The Labour Party conference this year was like none other: energetic, hopeful, and driven. The party presented itself as united behind its leader, with a strong manifesto they genuinely believed in, and the persistent certainty that they are ready to govern whenever the opportunity arises.
This was a far cry from the conferences of the last two years. It is no surprise that the party leadership wanted to put the memories of the 2015 Labour conference – when Corbyn had just been voted party leader and it would be an understatement to say there was a lack of preparation for the conference – and 2016, where Corbyn had just won a second leadership referendum and there was a strong sense of disparity among those who had attempted to oust him and those who were in favour of Corbyn – behind them.
This year, the conference ran smoothly: there were keynote speeches from Dennis Skinner and John McDonnell and academic speakers, significant policy announcements which marked the biggest move from New Labour yet, and a variety of fringe events which attracted huge crowds; Jeremy Corbyn received a rapturous reception wherever he went.
‘the party presented itself as united, with a strong manifesto they genuinely believed in.’
Perhaps the most noteworthy soundbite of the conference was Corbyn’s assertion that Labour represent the ‘new centre ground’. In his keynote speech at the end of the conference, Corbyn claimed that neoliberalism is broken, and, looking at the recent tragedies which have plagued British politics, there aren’t too many who would disagree with him.
The Grenfell Tower fire, tax avoidance by big businesses and the crisis of the NHS, all of which the Labour party promised to address and rectify, show that it wouldn’t be a stretch to say that neoliberalism is failing, and Labour appear determined and capable of seizing on this. At a time when the Conservative party are appearing more out of touch than ever, the Labour party got it right at this year’s conference. They focused not on Brexit, but on the issues which have been overshadowed by Brexit over the past months in a bid to prove their worth as an alternative to what has become the status quo of the Conservative-led government.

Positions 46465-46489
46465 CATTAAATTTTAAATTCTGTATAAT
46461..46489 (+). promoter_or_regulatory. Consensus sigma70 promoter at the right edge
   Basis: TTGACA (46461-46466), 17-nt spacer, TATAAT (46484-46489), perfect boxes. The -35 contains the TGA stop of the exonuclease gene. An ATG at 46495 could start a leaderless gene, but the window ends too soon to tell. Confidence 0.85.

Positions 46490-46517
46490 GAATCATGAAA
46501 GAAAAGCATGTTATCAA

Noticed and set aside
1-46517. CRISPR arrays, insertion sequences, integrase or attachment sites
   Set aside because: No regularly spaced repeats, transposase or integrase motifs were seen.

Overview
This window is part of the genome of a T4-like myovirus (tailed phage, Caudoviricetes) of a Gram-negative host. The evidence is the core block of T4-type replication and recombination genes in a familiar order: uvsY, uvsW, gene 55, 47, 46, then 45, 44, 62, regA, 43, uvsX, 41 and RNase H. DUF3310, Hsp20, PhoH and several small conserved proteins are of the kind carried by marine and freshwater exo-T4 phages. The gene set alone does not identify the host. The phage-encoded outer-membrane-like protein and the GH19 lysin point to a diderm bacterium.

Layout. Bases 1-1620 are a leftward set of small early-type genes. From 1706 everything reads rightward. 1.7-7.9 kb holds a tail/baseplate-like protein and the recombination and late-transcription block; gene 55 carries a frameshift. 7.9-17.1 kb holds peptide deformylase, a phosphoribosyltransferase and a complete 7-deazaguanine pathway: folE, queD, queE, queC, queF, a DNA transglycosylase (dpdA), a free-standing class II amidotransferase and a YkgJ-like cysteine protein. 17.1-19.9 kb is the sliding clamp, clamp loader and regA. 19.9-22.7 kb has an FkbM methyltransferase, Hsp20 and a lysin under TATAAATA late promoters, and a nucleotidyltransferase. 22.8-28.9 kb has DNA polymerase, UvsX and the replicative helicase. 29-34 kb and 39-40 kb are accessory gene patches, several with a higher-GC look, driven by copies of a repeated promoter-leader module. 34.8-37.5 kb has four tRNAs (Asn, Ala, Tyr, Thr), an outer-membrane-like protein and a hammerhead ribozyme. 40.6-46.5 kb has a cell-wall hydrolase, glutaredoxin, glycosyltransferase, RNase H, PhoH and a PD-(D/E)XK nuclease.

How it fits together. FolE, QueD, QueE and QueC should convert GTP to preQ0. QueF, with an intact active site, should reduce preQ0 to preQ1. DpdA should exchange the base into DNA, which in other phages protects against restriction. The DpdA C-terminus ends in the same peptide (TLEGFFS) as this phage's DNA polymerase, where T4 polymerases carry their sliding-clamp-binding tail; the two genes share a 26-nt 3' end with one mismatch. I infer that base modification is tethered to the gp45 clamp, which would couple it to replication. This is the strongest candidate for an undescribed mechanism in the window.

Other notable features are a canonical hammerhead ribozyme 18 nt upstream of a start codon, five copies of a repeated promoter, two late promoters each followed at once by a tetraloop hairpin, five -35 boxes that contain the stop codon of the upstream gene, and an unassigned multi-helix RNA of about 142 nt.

‘corbyn’s claim that his party represent the new centre ground is a bold move.’
Corbyn claimed that his party are a ‘government in waiting’, and their displays of unity and messages of hope and security showed this to be exactly the case in Brighton this year. They have a clear message on creating a fairer, more equal society and their assertion that they are of the side of the many, not the few, was reinforced throughout the conference, from pledging rent-controls and ending the gentrification of many areas in Britain, to plans for a National Education Service.
One of the most well-received policies was John McDonnell’s announcement that, in government, Labour would bring all Private Finance Initiatives (PFI) back in-house, and end the outsourcing of the management of public services to private firms.
Corbyn’s claim that his party represent the new centre ground is a bold move, especially considering May’s announcement of a cap on energy prices harks back to Ed Miliband’s very same promise in 2013. However, it would appear that the centre ground has shifted: more people are attracted to the policies of the Labour party to the point that many believe they’ve promised their most radical manifesto since 1945. It’s clear to see why Corbyn asserted that 2017 is ‘the year that politics finally caught up with the crash of 2008’.
The Labour party conference seemed reassuringly grounded in a time of constant political turmoil. They offered policies which would’ve been considered ludicrous even two years ago, and appealed to more of the British public than they could have imagined following the second leadership election which left the party looking anything but ready for government. Whenever the next election does come around, the Labour party seem to have set themselves up for success, but it remains to be seen if they can translate their radical agenda for change into a reality.